The Times (London)
“[Lanier’s] argument will make intuitive sense to anyone concerned with questions of propriety, responsibility, and authenticity.”
The New Yorker
“Inspired, infuriating and utterly necessary. . . . Lanier tells of the loss of a hi-tech Eden, of the fall from play into labour, obedience and faith. Welcome to the century’s first great plea for a ‘new digital humanism’ against the networked conformity of cyber-space. This eloquent, eccentric riposte comes from a sage of the virtual world who assures us that, in spite of its crimes and follies, ‘I love the internet.’ That provenance will only deepen its impact, and broaden its appeal.”
The Independent (London)
“Fascinating and provocative. . . . Destined to become a must-read for both critics and advocates of online-based technology and culture.”
Publishers Weekly

The Barnes & Noble Review
The hero of the science fiction film The Matrix, Keanu Reeves's Neo, begins the story unaware of his fated role and mystified by the strange conspiracy in which he is suddenly embroiled. His enlightenment comes via Morpheus, the shades-wearing Virgil played by Laurence Fishburne, who offers, in a memorable scene, the choice of two pills: a blue capsule that will return Neo to the status quo, or a red one that will reveal the true nature of the dystopian virtual reality in which he lives.

If the Internet is the Matrix, then Jaron Lanier may be its Morpheus, goading us to question the system with a shake of his dreadlocks and a glissando on his oud. He's a rare computer visionary who doesn't believe the world is made of bytes -- and he would have us remember that we are not made of them either, not yet. His new book offers readers a choice: You take the blue pill -- you wake up in your own bed and believe whatever you want to believe. You take the red pill -- you stay in Wonderland and Jaron Lanier (to quote Morpheus) shows you "how deep the rabbit-hole goes." But which will you choose: the red pill or the blue? In the Matrix scenario, You Are Not a Gadget is the red pill: a small, elegant bibliopharmaceutical, it delivers a powerful reminder of the limits of the Web's capacity to meet our needs -- and its power to shape us to its will.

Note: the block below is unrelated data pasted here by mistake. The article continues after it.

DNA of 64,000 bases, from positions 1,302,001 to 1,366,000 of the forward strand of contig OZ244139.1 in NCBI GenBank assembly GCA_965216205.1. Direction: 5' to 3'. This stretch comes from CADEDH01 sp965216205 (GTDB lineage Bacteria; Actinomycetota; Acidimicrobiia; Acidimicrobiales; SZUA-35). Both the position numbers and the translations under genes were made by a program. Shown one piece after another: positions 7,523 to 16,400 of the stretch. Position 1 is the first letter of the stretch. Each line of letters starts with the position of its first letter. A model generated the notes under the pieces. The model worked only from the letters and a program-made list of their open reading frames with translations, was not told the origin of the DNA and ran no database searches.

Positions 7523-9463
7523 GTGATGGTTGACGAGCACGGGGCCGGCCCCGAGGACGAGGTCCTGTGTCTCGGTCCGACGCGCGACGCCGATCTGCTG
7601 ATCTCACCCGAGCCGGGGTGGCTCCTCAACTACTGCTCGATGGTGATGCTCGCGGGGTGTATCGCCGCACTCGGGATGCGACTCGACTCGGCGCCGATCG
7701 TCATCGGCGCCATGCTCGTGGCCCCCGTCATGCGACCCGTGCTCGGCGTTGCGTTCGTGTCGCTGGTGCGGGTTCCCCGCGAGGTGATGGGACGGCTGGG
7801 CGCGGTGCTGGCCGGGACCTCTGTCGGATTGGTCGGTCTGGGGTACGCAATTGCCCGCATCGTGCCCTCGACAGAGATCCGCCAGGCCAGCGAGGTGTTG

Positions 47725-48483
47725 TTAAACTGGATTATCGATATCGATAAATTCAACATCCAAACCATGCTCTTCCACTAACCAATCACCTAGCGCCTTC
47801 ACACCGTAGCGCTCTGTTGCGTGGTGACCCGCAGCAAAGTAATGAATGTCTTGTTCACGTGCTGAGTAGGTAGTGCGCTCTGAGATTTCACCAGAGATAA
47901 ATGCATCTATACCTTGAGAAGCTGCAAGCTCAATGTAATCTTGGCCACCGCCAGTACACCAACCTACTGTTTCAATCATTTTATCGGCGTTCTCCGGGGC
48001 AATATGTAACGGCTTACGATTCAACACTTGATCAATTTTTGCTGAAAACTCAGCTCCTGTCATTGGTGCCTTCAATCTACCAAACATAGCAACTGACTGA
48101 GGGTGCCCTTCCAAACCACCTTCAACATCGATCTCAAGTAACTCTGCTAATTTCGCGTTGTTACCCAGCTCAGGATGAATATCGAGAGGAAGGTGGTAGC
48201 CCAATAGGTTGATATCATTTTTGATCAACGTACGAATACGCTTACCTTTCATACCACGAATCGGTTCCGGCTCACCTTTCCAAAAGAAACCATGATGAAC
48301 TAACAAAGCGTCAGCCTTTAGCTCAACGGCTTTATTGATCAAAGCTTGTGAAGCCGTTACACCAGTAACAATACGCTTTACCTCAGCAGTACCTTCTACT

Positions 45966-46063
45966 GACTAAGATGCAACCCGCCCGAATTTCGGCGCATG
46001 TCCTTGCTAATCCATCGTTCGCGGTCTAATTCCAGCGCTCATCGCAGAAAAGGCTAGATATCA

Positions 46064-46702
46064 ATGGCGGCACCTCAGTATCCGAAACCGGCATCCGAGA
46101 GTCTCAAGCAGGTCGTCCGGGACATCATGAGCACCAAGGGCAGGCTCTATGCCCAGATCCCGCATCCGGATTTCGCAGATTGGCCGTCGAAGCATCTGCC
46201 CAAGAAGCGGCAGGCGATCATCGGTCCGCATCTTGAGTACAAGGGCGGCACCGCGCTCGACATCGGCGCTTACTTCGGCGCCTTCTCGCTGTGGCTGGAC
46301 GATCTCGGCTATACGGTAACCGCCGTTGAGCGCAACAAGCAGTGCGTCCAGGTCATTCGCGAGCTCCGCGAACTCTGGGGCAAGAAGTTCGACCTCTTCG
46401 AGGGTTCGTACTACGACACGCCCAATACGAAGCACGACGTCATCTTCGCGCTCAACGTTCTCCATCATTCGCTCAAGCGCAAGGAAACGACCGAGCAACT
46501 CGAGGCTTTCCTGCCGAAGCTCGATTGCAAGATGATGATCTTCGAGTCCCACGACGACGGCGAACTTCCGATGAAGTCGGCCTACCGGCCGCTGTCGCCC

Although Lanier calls his book a manifesto, it's better understood as a polemic against the Internet's tendencies toward crowd-sourced hive culture and the social media's penchant for taking cookie cutters to our personalities. But Lanier is a polemicist of a different stripe. He's no crabby litterateur pining for oak-lined studies and leatherbound volumes, hankering for the old days of scholarly authority and bourgeois intellectual striving. He knows the Internet from the inside, as one of its early denizens and architects, an inventive designer and user of digital technologies of all kinds. As a pioneer of virtual reality he paved the way for immersive interactive worlds like Second Life and set the stage for the techno-gnosticism of the Wachowski brothers, whose Matrix films plumbed the paranoid critique of the Internet with narrative and visual elan.